About the author : victoriafenton

I’ve heard that when people go to some of the trendiest restaurants in LA, the first thing the server asks them is “what are the restrictions on the table tonight?” or “what exclusions do we have this evening?”.
This highlights the tacit understanding from our food suppliers that so many people these days are eliminating at least one food from their diet: sometimes a specific protein (e.g. gluten, dairy), sometimes a whole food group (grains), sometimes an entire macronutrient (carbs).
And of course, when anything becomes a ‘trend’, we have the backlash from the (usually scientific) cohort which slams the fad, insisting that otherwise perfectly healthy people are doing themselves ‘harm’ by needlessly limiting their diets.
Where to even begin?
FOR THE RECORD: no you are not going to be missing out on vital micronutrients if you don’t eat wheat, as long as you get the B vitamins etc. elsewhere, which is just basic dietary understanding – so for all nutritionists saying there’s vital stuff in bread that you’d do well to eat… jog on…
And no, you are not going to be creating allergies for your children if you don’t expose them to gluten in early life.  There are controversial studies suggesting that this may be the case, but these are not quality controlled for the variables of breast feeding – one of the primary immune programming activities.
And lastly, if you are perfectly fine digesting gluten… and dairy… and sugar… and carbs… GO RIGHT AHEAD.
Why do we all seek so quickly to lambast people for their choices when it comes to nutrition?  Believe it or not, I have deeply struggled with this in my personal life – feeling like I was simply being ‘faddy’ for expressing my needs.

I have felt like I’m not allowed to say “I don’t eat ‘x’…” because by doing so I put myself in the camp of those who are a little bit disordered when it comes to food…

The reason that I’m not allowed to say that is because I don’t have diagnosed coeliac disease.  So my avoidance is a fad, right?
To be clear, I have the perhaps-not-real-but-feels-very-real-to-me “Non-Coeliac-Gluten-Sensitivity”… by which I mean I have the genes which link to a sensitivity to gluten that seems to be more neurological and joint-pain related rather than causing direct autoimmune attacks in my intestines.  To be really clear, I can’t (and won’t) ever know whether I have coeliac disease because I gave up gluten long before it was postulated that I should test (for more on this, read my recent article linked here on immunity and scroll to the heading “Coeliac Testing”.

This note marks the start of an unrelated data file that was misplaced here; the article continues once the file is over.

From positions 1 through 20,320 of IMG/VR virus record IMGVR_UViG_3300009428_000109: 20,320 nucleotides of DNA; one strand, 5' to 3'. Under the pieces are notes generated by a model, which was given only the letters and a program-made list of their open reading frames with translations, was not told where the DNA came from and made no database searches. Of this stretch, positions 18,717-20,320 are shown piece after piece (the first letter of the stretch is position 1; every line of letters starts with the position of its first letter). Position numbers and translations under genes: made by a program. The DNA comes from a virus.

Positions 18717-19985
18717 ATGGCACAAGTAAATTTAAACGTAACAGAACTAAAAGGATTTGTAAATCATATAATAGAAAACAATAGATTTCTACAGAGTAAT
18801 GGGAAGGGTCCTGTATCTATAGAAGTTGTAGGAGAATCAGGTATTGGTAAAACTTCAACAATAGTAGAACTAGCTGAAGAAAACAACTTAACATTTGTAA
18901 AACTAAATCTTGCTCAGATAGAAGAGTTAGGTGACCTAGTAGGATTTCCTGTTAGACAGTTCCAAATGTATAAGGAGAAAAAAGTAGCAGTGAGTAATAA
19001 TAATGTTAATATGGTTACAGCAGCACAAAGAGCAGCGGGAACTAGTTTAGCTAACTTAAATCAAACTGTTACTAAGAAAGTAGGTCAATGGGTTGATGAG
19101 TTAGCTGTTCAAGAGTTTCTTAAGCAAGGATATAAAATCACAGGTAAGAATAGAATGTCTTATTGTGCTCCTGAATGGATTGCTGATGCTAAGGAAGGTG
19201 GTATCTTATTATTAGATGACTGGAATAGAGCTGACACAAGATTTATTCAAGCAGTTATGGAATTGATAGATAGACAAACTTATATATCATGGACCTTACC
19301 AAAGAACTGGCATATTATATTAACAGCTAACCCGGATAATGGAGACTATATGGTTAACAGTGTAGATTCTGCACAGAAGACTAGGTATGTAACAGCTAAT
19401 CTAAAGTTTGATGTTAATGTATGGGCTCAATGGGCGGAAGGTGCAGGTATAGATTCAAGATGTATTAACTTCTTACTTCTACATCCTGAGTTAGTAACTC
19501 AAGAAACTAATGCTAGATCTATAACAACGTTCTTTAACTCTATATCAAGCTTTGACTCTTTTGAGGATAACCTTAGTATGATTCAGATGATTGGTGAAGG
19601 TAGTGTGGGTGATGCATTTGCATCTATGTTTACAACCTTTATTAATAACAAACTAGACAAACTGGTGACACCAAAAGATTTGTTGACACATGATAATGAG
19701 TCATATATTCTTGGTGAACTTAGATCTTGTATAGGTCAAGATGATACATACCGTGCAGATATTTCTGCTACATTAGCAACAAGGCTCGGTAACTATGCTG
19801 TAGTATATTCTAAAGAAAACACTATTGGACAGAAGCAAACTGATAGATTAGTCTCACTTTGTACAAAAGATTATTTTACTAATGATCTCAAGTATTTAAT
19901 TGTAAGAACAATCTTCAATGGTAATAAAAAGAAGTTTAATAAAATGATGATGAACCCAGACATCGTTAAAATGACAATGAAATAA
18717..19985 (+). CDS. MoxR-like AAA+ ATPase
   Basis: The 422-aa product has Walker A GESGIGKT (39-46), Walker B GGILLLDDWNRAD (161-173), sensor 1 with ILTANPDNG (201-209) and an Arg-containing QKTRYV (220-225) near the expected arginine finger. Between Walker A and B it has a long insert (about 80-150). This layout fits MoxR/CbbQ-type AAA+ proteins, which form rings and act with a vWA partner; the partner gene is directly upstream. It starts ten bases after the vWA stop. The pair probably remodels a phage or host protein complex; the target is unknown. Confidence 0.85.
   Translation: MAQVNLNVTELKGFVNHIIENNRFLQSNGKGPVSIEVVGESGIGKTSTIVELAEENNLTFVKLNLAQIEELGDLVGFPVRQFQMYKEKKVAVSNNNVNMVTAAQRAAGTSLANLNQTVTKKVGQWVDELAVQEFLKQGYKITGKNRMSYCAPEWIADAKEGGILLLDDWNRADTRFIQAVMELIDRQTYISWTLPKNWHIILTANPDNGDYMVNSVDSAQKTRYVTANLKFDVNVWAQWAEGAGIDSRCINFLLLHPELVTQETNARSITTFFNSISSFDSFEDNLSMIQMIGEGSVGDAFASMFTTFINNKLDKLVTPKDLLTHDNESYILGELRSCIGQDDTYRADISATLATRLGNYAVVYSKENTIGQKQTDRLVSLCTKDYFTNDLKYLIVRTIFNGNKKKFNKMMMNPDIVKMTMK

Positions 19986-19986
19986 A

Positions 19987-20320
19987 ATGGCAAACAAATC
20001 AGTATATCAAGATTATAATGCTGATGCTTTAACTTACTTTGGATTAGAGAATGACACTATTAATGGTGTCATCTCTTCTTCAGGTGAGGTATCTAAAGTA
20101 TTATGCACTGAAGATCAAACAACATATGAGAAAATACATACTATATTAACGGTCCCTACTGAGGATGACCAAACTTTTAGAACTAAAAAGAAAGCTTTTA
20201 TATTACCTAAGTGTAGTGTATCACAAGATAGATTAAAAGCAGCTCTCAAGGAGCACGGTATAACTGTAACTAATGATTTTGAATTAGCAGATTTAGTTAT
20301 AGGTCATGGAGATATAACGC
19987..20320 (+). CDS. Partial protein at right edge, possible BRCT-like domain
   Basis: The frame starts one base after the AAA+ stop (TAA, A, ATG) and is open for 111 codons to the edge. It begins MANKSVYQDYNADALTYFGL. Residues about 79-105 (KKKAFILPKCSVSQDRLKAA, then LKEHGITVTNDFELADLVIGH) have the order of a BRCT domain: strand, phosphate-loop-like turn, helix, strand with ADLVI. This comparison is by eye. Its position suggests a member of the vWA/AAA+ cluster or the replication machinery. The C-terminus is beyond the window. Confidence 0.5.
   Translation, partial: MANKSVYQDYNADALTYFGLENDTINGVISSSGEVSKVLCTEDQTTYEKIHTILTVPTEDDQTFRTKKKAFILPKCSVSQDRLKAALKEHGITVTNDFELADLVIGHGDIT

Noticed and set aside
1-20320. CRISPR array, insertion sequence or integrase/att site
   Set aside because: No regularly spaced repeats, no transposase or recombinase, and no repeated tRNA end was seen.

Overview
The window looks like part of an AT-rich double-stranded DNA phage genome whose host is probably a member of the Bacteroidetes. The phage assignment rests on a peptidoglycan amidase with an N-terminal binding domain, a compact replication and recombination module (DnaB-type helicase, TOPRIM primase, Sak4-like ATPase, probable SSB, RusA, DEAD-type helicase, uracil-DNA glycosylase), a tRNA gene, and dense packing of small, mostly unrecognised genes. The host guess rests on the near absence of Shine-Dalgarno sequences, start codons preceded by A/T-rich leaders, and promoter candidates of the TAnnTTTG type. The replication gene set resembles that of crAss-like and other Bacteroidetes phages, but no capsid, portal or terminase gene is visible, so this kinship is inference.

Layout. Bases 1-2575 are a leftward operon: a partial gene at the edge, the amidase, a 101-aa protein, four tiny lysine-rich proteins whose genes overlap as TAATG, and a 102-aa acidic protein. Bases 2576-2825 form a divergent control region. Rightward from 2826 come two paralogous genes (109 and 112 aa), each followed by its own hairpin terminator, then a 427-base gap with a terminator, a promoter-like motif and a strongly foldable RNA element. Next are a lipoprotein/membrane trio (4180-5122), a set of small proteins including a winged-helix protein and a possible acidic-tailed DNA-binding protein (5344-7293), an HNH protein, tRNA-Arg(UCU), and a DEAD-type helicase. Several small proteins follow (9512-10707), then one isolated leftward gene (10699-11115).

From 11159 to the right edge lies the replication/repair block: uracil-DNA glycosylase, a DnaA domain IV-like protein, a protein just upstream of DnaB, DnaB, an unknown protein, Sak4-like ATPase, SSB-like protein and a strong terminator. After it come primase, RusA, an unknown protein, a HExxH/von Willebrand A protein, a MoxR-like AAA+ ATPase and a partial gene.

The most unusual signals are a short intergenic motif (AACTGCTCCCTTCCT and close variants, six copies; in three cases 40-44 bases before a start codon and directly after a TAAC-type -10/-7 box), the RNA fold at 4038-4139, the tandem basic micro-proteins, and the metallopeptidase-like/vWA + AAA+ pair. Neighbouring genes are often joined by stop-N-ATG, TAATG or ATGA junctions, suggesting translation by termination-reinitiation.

To be fully open, I also have histamine intolerance linked to Mast Cell Activation Syndrome, Postural Orthostatic Tachycardia Syndrome, Pyroluria, a connective tissue disorder and a whole heap of sensitivity to chemicals and toxins, especially mould.  I’ve just got a lot of the genes that make me susceptible to this stuff, and a lot of the life triggers which set all of this off inside me.  If anyone should feel comfortable saying “I don’t eat that, because it makes me feel awful” – it should be me, right?
And yet, food behaviours are complex and food specificity and restriction is such a taboo topic that I have frequently felt like a complete freak for having needs in this area.

And to be honest, it’s actually not helpful psychologically to recommend to my clients a whole host of stuff they have to ‘avoid’.  Because healing, at least as far as I’m concerned, is partly about what you remove and eliminate from your life – but also about the things you include.

So, instead of looking at elimination diets for once, I wanted to express something that is fundamental to my own life… what is IN my life, rather than what is left out.  It’s a much smaller list, but sometimes it’s easier to focus on what makes us feel good, rather than the things we don’t choose to have in our lives.


Life isn’t about what you don’t eat – it’s about what you do.  Every cell in your body has to be produced from the fuel you give yourself.  Energy doesn’t come from thin air, and the life you build is built upon the foundations of the ingredients you include in your life.

For me, this means including both nutrient variety AND nutrient density.  Not every food that comes into my body has to be holier than thou – but it does have to fulfil a purpose.  That purpose can be purely for pleasure, mind you, but it has to be pleasure WITHOUT pain attached.

The reason I say variety AND density is because some foods aren’t particularly dense in nutrients (i.e. the per calorie nutritional profile isn’t sky high) but they are nutrient rich (i.e. the variety and/or breadth of ‘stuff’ you get from them can be immense.  By this, read ‘vegetables’.